The Irish regulator is probing how Google uses sensitive data.

Google has been accused again of playing fast and loose with users’ personal information — on both sides of the Atlantic.  A Financial Times article reports on how Google is secretly using hidden web pages that feed the personal data of its users to advertisers, circumventing EU privacy regulations that require consent and transparency. A smaller rival Brave discovered the practice and reported it to the Irish data regulator, while accusing Google of “exploiting personal data without sufficient control or concern over data protection”.

A Brave executive monitored his data being traded on Google’s Authorized Buyers, the world’s largest real-time advertising auction house. He found that Google had labelled him with an identifying tracker that it fed to third-party companies that logged on to a hidden web page.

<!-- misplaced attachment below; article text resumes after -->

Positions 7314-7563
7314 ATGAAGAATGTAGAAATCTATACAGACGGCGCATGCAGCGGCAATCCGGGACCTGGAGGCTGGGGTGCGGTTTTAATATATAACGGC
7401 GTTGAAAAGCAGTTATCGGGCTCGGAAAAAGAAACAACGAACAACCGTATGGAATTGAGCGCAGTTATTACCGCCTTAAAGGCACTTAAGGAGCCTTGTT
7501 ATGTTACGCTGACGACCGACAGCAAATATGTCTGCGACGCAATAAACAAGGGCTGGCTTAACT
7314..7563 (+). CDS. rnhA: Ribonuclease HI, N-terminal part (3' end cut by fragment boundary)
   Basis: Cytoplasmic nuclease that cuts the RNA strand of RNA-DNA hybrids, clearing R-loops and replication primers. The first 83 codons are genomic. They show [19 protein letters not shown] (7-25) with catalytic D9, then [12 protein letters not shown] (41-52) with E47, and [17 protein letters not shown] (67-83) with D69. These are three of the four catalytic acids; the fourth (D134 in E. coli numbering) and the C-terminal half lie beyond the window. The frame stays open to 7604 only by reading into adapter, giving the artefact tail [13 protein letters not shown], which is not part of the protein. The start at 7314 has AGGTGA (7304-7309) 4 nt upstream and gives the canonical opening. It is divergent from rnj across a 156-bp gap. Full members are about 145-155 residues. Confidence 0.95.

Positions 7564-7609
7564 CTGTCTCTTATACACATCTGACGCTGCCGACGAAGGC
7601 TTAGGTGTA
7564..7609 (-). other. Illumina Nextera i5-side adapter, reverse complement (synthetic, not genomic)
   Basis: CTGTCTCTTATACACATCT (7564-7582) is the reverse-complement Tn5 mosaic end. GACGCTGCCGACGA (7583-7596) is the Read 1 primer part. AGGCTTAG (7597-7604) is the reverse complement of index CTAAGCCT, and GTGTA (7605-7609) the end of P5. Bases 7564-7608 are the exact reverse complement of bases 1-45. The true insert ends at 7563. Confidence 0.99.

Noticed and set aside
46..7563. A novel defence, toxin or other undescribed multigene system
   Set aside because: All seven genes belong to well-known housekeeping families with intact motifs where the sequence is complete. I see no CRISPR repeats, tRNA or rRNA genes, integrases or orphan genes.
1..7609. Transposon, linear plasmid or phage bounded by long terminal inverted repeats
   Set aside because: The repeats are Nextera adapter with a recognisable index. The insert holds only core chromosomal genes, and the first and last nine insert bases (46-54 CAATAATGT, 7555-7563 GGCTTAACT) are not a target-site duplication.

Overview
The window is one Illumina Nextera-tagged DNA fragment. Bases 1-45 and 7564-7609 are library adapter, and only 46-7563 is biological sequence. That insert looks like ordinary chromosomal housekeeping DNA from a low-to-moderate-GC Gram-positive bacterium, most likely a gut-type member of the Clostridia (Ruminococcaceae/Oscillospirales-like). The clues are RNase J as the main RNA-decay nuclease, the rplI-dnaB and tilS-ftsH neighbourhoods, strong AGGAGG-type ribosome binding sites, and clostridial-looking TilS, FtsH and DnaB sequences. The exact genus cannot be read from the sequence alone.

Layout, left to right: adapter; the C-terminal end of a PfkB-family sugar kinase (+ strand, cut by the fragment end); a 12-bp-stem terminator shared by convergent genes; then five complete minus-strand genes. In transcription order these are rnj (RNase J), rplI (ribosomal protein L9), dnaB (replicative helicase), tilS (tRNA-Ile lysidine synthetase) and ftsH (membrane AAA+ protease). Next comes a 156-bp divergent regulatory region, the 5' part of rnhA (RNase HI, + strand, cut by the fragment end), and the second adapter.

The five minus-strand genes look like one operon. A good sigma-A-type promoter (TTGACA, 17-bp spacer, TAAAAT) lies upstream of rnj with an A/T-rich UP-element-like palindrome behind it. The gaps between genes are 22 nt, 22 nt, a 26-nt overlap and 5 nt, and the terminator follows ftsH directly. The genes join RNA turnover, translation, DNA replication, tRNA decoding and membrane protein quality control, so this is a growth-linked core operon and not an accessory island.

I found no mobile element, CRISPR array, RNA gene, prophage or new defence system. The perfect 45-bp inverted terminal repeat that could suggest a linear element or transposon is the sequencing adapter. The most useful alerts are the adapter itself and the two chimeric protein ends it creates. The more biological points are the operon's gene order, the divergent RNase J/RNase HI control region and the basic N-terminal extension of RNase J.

Lex says digital advertising auctions seem to violate Europe’s data protection law by their very nature: “In the time it takes a website page to load, a user’s information may already have been disseminated to companies bidding for a spot on that page. Those milliseconds give the user no time to find out exactly what data are being used and where it is being sent in real-time bidding.”

Meanwhile, in the US, the Federal Trade Commission has just announced a $170m settlement with Google and its YouTube subsidiary over its illegal collection of children’s personal information. YouTube had tracked underage users and failed to notify them or obtain parental consent.

Source:  Financial Times (for members internal use only)